Schwab Market Perspective: Crunch Time
- Stocks regained their footing as the Fed remained on hold yet again. The fourth quarter, however, features many potential market moving events, and October has offered some nasty surprises in the past. We believe this earnings season is important to the near-term future of the bull market.
- Some recent U.S. economic data has been weaker than expectations and we’ll be watching for coming releases to see if it’s only a soft spot or something more concerning. We lean toward the former but the answer will go a long way to determining if we see a rate hike in 2016.
- World trade has been in focus due to the election and there are both concerning issues and bright spots when looking at the global trade picture.
Investors are gearing up for the fourth quarter
Sports fans know that the fourth quarter is often when much of the game-deciding action occurs, and that may be the case for the stock market this year. The Federal Reserve has pushed the possibility of rate hike this year into the final quarter; the long-awaited return to positive earnings growth could be in store this quarter; economic data needs to show signs of bouncing back; and then of course there’s the U.S. election. Any or all of these could have a substantial impact on stocks. Add in what has a historical tendency for some pretty nasty October surprises, and the potential for an increase in volatility persists.
We continue to believe the secular bull market which began in 2009 is ongoing, but that we’re in a mature phase likely to see some discomforting bumps along the way. Timing these pullbacks right is extremely difficult and we urge investors not to try. Instead, stick with your long-term asset allocations and view pullbacks as a chance to add to positions as needed. If the risks are causing you to lose sleep, we suggest looking into potential hedging strategies, which could cost you some money to implement, but may also keep you from making a bigger investing mistake.
Earnings take the ball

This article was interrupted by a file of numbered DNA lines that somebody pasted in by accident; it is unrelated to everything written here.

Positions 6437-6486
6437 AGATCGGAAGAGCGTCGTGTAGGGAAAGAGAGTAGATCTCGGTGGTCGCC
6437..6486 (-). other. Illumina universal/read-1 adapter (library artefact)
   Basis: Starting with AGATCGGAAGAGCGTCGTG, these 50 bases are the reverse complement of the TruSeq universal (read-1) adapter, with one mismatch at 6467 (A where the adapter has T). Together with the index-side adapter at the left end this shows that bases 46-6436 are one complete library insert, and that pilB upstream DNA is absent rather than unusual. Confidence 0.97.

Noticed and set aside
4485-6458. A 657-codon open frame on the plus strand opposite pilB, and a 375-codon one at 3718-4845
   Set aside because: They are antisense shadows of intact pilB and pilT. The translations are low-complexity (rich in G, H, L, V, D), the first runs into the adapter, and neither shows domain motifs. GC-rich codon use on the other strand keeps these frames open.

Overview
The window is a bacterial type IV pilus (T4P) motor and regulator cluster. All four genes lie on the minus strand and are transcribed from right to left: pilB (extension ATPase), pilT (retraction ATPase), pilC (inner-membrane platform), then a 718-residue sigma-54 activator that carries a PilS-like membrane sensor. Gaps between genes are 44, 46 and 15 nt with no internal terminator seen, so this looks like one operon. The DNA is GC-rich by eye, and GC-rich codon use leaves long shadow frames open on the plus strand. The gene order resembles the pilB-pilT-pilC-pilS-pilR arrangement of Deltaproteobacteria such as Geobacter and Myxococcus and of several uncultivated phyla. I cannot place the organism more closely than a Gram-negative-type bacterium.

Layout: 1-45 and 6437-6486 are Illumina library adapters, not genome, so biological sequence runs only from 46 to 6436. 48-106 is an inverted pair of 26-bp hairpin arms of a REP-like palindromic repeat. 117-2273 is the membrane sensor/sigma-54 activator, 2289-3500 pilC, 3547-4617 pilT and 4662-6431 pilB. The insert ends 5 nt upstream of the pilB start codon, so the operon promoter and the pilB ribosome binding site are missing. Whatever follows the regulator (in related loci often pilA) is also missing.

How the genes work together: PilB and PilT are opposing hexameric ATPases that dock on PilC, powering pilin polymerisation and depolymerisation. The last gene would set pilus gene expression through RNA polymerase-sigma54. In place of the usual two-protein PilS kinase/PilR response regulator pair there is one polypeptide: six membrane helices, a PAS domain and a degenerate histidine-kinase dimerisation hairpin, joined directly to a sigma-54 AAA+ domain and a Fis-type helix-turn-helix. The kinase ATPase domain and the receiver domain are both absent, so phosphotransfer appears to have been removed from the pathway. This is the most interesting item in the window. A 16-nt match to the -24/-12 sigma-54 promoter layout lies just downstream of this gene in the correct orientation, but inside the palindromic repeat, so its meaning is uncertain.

After five consecutive quarters of declining corporate earnings, the coming reporting season could prove to be important to the near-term state of the bull market. With valuations at least modestly elevated by most measures, earnings need to start to carry the weight if this bull market is to advance. Earlier this year, analysts were expecting the third quarter to see earnings growth move back into positive territory according to Bloomberg; but recent downgrades have resulted in a consensus of still-negative growth. If the so-called “beat rate” (the percentage by which companies ultimately exceed consensus expectations) is consistent with the recent past, the quarter could see earnings back in positive territory. But if earnings disappoint, the market could be vulnerable.
According to Bloomberg, analysts are expecting a 10% earnings growth rate in the fourth quarter and a robust 16% growth rate in 2017. This seems a bit on the optimistic side and leaves the market vulnerable to an increase in volatility should those expectations have to be again downgraded. The collapse in the oil market is now in the rear-view mirror, which should help to solidify both the energy and basic materials sectors’ earnings growth rates. And the stability in the dollar has also removed what had been a headwind for exporters and the industrials sector.
Economy needs a fourth quarter comeback
Economic data has been mixed over the past month. It started with soft Institute for Supply Management (ISM) readings at the beginning of September and continued with some weaker-than-expected housing data. Housing starts fell 5.8% in August and building permits dropped 2.3% according to the U.S. Census Bureau; while the National Association of Realtors reported that existing home sales fell 0.9% in August. The Chicago Fed also reported that their National Activity Index fell to -0.55 from 0.24, which has had a pretty good correlation with manufacturing activity in the past.
Source: FactSet, Institute for Supply Management, Federal Reserve. As of Sept. 27, 2016.
We’re also seeing some signs of potential weakening of the auto market, which had been on a solid run. According to Cornerstone Macro Research, the percentage of banks tightening auto loan standards is now over 8%, not a lot but up from negative territory in the first quarter (indicating more banks were loosening standards). This is likely due to the number of subprime loans that are now 60 days or more delinquent, which is up 17% year-over-year. Not surprisingly, this softer economic tone filtered through to the Index of Leading Economic Indicators, which fell 0.2% in August, although the previous month’s reading was revised slightly higher.
Source: FactSet, U.S. Conference Board. As of Sept. 27, 2016.
Not surprisingly, the Atlanta Fed has had to decrease its estimate of third quarter gross domestic product (GDP) growth as a result of the weakness seen. Their “GDPNow Tracker” has fallen from an annualized growth rate of 3.6% at the beginning of August to 2.9% in their most recent projection.
At this point we believe this is temporary softness brought on by a very quiet August when more folks than usual seemed to be on the sidelines; and are looking for a comeback in the fourth quarter. Continuing historically-low initial jobless claims reading (a key leading economic indicator), the low unemployment rate, rising wages and consumer confidence, and ongoing accommodative monetary policy lead us to believe that the economy will continue to muddle through into 2017.